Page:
36. ^ The Heraldry Gazette, NS 48 (June 1993), p. 6
  37. ^ 'The Armorial Bearings of Brian North Lee F.S.A. of Chiswick', The Seaxe: Newsletter of the Middlesex Heraldry Society, no. 52 (September 2006), p. 9.
  38. ^ Robert Lampitt, 'College of Arms Visit', Wyre Drawer: Newsletter of the Worshipful Company of Gold and Silver Wyre Drawers, edition 7 (Autumn 2004), pp. 6-7.
  39. ^ Personal staff homepage, Department of Music, University of Nottingham. Updated 1 January 2011. Accessed 1 February 2011.
  40. ^ The Heraldry Gazette, NS 56 (June 1995), p. 7
  41. ^ The Heraldry Gazette, NS 63 (March 1997), p. 6
  42. ^ The Heraldry Gazette, NS 70 (December 1998), p. 8
  43. ^ in SE1, Issue 38 (August 2001), p. 3
  44. ^ The Coat of Arms, NS 12/179 (Autumn 1997), pp. 112-15
  45. ^ The Pursuivant, no. 5 (June 1996), i [bound as a supplement to The Heraldry Gazette, NS 60 (June 1996)]
  46. ^ The Seaxe: Newsletter of the Middlesex Heraldry Society, no. 34 (September 2000), p. 2
  47. ^ The Magazine of Monkton Combe Junior School, 92 (1992-93), p. 2.
  48. ^ The Heraldry Gazette, NS 59 (March 1996), p. 5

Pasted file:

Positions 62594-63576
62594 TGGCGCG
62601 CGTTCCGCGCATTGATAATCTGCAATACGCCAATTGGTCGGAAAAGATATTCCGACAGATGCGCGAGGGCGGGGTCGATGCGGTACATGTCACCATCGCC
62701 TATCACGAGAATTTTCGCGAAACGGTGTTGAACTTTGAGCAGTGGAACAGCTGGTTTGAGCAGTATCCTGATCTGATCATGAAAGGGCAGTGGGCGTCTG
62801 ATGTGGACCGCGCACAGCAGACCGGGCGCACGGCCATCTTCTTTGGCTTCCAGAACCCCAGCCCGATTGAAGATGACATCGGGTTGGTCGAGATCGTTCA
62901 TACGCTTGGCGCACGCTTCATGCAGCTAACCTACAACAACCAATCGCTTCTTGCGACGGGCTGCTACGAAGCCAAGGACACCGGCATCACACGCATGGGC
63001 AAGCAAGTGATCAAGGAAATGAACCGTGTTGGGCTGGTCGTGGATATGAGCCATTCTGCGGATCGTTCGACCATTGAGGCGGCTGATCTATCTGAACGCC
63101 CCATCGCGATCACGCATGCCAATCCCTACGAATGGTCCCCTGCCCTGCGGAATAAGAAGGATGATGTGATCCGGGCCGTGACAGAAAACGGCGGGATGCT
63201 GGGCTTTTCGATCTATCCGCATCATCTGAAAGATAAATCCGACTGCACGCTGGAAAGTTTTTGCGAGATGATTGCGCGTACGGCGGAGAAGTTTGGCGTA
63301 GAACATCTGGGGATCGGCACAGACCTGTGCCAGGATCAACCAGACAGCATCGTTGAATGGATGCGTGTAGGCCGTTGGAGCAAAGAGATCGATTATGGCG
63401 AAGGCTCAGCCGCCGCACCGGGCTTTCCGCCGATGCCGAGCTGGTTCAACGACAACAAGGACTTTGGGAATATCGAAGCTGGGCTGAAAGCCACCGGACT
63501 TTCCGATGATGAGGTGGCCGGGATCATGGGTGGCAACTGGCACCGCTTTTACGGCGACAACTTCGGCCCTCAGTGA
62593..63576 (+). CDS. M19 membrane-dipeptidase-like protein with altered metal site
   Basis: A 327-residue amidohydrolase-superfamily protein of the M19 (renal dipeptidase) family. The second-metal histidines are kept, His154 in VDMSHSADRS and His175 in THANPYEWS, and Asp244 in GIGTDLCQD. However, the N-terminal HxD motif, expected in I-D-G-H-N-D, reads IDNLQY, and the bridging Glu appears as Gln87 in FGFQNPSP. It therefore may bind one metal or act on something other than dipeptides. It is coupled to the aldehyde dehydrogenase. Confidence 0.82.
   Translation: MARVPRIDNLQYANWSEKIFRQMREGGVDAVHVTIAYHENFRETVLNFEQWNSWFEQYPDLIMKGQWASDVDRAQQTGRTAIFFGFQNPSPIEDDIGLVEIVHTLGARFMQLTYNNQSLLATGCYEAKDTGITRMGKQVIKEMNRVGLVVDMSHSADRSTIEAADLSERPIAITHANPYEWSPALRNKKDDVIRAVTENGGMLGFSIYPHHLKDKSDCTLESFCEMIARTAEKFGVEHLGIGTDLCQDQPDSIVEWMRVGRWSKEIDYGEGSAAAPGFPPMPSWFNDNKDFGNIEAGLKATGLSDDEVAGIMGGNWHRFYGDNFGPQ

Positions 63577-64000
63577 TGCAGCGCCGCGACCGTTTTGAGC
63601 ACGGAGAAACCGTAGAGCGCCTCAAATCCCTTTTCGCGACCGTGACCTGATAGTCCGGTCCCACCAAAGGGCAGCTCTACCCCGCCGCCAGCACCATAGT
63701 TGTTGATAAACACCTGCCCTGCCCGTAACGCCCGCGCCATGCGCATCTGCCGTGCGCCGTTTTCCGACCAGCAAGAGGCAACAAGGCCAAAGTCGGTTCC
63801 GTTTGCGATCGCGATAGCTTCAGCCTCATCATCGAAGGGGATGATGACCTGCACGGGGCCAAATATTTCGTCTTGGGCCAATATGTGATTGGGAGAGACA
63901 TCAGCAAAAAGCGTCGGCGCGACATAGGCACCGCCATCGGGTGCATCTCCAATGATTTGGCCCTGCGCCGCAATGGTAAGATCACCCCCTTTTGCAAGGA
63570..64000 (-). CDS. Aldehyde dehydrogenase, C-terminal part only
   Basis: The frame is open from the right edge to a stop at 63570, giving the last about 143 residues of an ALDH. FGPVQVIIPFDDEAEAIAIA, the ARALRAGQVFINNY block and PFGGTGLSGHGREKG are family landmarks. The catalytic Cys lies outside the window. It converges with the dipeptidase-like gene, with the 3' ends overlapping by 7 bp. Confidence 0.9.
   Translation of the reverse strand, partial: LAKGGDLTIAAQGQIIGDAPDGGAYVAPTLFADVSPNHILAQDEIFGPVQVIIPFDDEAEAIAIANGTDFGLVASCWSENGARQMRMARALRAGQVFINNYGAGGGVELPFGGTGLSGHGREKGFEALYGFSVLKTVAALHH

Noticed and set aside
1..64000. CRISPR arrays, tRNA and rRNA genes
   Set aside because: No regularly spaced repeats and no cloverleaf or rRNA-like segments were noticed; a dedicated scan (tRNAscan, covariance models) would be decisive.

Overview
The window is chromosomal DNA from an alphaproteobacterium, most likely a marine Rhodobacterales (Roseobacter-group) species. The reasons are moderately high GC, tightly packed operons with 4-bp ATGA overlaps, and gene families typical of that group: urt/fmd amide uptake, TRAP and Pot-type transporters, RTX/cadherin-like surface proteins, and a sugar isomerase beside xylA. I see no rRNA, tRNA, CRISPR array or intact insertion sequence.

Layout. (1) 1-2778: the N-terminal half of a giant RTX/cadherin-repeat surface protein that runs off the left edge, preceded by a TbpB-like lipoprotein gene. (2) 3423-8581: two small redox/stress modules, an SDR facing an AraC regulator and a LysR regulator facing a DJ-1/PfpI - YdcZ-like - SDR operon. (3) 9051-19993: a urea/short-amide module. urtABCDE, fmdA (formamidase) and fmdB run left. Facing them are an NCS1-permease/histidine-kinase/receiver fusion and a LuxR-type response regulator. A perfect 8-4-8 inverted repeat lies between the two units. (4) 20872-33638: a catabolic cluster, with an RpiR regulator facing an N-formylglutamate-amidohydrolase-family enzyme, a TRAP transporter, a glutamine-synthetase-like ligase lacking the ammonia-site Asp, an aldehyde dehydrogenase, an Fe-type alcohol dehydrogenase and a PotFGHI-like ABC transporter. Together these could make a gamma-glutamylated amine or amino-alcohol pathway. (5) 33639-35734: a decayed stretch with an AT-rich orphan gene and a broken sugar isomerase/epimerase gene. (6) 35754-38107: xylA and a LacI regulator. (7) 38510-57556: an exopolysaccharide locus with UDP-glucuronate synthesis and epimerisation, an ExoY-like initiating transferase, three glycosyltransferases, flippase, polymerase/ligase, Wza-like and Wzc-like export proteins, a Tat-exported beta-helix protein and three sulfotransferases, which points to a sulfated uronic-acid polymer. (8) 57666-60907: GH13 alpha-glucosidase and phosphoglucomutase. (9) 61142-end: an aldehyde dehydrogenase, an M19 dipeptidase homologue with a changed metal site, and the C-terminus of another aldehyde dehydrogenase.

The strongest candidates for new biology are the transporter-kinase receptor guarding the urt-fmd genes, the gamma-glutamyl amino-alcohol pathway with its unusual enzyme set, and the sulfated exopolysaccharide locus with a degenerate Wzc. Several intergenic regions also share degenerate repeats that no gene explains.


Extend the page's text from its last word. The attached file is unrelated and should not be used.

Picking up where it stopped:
49. ^ The Heraldry Gazette, NS 57 (September 1995), [p. 7]
  50. ^ Michael Crick, Michael Heseltine: A Biography (London: Penguin, 1997), p. 1.
  51. ^ Chesshyre is listed as an Associate Member of, and Donor to, The Bach Choir in all of The Bach Choir's concert programmes.
  52. ^ The National Archives: MANUSCRIPTS IN THE SOCIETY OF ANTIQUARIES OF LONDON. REGALIA OF QUEEN ELIZABETH. 'The Restoration of the Regalia to the Tomb of Queen Elizabeth the First in Westminster Abbey: Research into the Identity of the Collar Missing from the Queen's Marble Effigy', by David Hubert Boothby Chesshyre, FSA, Rouge Croix Pursuivant. SAL/MS/852 1973. Paper; ff. 69. 1973. Cloth, red. Presented by Brian Court-Mappin, May 1974. Giftbook entry, 9 May 1974. Accessed 27 October 2011.
  53. ^ Google Books. Accessed 27 October 2011.
  54. ^ Donald Buttress, 'Restoring the chapel, 1991-6', in Tim Tatton-Brown and Richard Mortimer, eds., Westminster Abbey: The Lady Chapel of Henry VII (Woodbridge: The Boydell Press, 2003), pp. 343ff. (354).
  55. ^ Croft Lyons Committee. Accessed 29 April 2010.
  56. ^ The Heraldry Gazette, NS 113 (September 2009), p. 15.[dead link]
  57. ^ The Heraldry Society website. Accessed 15 March 2011.
  58. ^ The Julian Bickersteth Memorial Medal.
  59. ^ List of Officers of the Institute.